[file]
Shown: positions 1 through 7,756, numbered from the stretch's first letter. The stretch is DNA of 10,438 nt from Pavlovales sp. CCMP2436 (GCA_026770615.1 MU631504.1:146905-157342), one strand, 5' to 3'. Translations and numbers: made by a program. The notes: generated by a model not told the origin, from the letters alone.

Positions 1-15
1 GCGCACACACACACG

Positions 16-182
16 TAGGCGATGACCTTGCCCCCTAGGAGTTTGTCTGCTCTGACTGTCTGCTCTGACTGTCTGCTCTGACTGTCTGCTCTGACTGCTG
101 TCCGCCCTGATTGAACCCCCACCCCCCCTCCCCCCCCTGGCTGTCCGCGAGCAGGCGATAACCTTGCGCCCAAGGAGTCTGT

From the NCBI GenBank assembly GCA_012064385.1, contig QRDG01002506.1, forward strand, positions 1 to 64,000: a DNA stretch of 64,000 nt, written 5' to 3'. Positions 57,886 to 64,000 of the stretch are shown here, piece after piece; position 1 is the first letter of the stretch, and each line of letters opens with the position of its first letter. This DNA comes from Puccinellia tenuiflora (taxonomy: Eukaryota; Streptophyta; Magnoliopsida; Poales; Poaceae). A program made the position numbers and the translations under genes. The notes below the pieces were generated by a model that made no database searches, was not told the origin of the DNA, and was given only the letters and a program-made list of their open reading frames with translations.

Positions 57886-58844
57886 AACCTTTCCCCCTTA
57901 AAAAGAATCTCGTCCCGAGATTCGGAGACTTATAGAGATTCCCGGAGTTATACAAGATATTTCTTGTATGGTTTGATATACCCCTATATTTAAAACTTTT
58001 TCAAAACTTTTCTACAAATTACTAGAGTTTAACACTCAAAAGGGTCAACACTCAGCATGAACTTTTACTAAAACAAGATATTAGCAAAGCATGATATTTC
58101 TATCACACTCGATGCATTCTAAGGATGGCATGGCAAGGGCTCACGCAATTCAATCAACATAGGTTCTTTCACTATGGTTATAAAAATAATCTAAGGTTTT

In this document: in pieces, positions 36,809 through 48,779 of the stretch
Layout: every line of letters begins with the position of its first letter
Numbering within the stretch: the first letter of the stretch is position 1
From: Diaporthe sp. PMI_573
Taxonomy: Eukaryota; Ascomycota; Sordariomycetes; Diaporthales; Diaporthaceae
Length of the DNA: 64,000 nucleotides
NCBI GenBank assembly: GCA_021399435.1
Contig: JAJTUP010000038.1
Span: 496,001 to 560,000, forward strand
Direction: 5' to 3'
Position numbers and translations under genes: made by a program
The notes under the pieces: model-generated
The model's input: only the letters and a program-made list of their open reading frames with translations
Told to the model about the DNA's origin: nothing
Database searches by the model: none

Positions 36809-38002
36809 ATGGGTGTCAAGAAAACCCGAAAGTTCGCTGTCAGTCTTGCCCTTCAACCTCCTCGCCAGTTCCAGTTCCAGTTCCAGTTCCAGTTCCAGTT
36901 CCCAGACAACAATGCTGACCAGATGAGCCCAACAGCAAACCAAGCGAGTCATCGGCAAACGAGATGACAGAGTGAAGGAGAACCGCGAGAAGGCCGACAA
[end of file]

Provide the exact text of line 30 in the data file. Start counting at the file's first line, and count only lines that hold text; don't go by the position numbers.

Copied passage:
36901 CCCAGACAACAATGCTGACCAGATGAGCCCAACAGCAAACCAAGCGAGTCATCGGCAAACGAGATGACAGAGTGAAGGAGAACCGCGAGAAGGCCGACAA